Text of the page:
And you’ve really only been playing four years? “About four-and-a-half years. When I was in college, my uncle gave me a gift card to Callaway, and I was like, ‘What’s Callaway?’ Then I went out and got some irons and started going to the range. I sort of got addicted and started playing more. Now, in the offseason, I probably play 4-5 times a week. Sometimes more.” Did you ever get lessons? “No, self-taught. I’ve had a few guys look at my swing, but I still just try to do my own thing. I’ve actually shot under par quite a bit.” I was going to ask about strengths and weaknesses, but I’m guessing you don’t have many of the latter. “I hit the ball a mile. I have a really smooth swing; I don’t try to kill it. My weakness, by real golfer standards, is putting. I can two-putt anything, but I don’t make as many putts from inside eight feet as the pros do.” I assume you can’t just buy clubs straight off the rack? “Being a big guy, my arms are really long, so a lot of times if I go into a retail golf store, they’ll try to overfit me and put a bunch of inches on the club. But my arms really dangle, so I don’t need much extra length. I go down to the course I’m a member at in Arizona called Scottsdale National and they fix ‘em up for me just how I want ‘em.” 18
Do you have a favorite place to play locally? “I’m a member at Aldarra. It’s my favorite so far. If you play good, you’re going to shoot good, and if you play bad, you’re going to shoot bad. I love courses like that. I like Sahalee, too, but it’s really like you’re going there just to be miserable. I think I hit every tree possible.” How are courses different here than other places? “There’s trees everywhere, for one. The ball also doesn’t go as far. Everything’s a little bit wetter, so you don’t get quite the carry. In Arizona, you’re carrying it over cactuses 360 yards, with a little elevation. Here, you can’t just look at the scorecard and say, ‘Hey, let’s play 7,200 yards today,’ because that’s like playing from 8,000.” Who’s the best golfer on the team? “On our team? I mean, that’s not even a question, really. Kearse is a beginner, and Hauschka doesn’t play much during the season. I’ve played with Hauschka a couple of times. He doesn’t like to lose, so he doesn’t play with me.”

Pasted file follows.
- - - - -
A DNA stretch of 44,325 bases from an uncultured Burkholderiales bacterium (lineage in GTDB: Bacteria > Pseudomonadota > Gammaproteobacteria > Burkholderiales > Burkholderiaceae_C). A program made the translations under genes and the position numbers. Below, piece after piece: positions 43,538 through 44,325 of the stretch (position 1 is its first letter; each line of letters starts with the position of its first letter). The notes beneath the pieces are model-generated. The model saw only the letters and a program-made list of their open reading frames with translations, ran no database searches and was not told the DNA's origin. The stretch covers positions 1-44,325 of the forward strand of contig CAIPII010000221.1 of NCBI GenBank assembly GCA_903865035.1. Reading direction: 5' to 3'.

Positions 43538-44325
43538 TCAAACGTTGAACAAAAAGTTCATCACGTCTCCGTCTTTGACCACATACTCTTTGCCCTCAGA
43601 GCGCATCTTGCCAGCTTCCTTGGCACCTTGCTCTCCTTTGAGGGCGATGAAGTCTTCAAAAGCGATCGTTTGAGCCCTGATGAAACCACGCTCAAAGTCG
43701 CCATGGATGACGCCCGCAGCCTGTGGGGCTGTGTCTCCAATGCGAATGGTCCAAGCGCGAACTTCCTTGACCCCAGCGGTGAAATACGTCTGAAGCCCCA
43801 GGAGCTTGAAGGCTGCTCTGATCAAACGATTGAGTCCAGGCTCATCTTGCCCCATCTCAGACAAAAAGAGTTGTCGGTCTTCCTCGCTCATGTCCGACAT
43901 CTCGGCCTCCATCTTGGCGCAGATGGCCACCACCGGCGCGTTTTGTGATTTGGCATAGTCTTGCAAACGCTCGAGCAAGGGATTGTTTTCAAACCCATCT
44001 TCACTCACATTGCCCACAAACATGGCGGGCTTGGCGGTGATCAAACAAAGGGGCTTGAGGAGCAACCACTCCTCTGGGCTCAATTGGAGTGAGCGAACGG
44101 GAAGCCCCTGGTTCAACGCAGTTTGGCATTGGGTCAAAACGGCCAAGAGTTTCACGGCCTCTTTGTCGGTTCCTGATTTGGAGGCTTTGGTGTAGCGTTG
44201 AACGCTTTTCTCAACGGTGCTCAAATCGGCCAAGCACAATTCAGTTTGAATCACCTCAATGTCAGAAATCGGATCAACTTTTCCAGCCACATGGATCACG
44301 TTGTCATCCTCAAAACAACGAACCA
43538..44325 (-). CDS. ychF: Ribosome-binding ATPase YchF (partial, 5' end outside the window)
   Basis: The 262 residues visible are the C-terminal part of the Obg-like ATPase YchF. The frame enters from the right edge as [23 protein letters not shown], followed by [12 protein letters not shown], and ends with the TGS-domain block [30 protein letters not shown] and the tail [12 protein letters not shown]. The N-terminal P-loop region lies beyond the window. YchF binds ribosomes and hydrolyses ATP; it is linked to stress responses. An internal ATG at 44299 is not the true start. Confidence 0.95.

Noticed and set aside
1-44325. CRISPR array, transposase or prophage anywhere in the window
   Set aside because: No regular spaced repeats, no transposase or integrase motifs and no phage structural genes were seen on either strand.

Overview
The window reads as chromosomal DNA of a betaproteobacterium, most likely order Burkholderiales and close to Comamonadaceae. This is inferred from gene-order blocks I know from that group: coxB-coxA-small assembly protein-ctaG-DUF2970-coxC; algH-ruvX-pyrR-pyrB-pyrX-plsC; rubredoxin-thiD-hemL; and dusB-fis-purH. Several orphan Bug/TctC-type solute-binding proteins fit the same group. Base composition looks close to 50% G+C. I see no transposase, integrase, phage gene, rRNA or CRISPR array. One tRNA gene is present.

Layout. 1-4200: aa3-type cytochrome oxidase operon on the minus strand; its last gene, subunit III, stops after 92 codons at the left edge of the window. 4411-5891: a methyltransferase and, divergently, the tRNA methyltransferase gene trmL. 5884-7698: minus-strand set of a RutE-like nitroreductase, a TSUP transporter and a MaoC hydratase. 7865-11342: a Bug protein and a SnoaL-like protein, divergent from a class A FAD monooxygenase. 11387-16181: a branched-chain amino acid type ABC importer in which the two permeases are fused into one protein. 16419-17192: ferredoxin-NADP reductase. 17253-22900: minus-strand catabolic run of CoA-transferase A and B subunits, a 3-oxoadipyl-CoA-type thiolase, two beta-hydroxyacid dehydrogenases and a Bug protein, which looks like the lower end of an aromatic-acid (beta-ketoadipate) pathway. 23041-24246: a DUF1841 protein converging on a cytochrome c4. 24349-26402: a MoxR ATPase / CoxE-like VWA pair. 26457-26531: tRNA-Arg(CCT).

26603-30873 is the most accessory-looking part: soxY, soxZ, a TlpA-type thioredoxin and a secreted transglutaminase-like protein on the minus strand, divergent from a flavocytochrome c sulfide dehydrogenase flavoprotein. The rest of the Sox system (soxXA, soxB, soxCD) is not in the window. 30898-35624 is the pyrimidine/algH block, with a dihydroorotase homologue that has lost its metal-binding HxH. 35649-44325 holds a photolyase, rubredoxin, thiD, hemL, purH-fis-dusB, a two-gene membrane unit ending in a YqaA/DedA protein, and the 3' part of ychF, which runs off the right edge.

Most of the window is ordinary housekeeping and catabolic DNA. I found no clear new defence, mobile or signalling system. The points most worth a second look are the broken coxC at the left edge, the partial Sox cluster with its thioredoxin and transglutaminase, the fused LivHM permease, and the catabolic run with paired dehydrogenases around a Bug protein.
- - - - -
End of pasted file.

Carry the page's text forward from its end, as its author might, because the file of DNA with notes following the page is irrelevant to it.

You might make 40 pass blocks in a game, but give up a sack at the wrong time, and that’s all people talk about. “For sure. And people might not know what the exact situation was. They just see you get beat and assume it’s all your fault. Like let’s say the play is supposed to be a quick throw — you might turn a certain way thinking the ball is already out, only to look back and see that Russ still has it and is trying to scramble. Now, if you just get beat physically, then that’s obvious, but a lot of the time there’s more that goes into it. And I don’t think the fans always understand those situations. But hey, it is what it is.” What’s harder, blocking Robert Quinn or trying to chip off a tight lie? “Ha, I’d say they both present their problems. (laughs) But, blocking Robert Quinn is pretty hard. And when it’s a tight lie, I’m probably just putting.” cascadegolfer.com
RISK vs. REWARD Salish Cliffs Golf Club
By Simon Dubiel
Hole No. 2 Par 4 276 yards (Players tees) The Setup:
Hopefully, you got off to a good start on the forgiving, par-5 first and are now looking for some real action. Anything sprayed right on this hole will be left for dead in the cattails and fescue marsh. Three bunkers guard the layup shot while one bunker just short and right of the putting surface will gobble up a miss, or perhaps save you from a lost ball. The left-side approach has a hill that will help keep shots in play and funnel towards the fairway. The green is two-tiered with the back half higher than the front.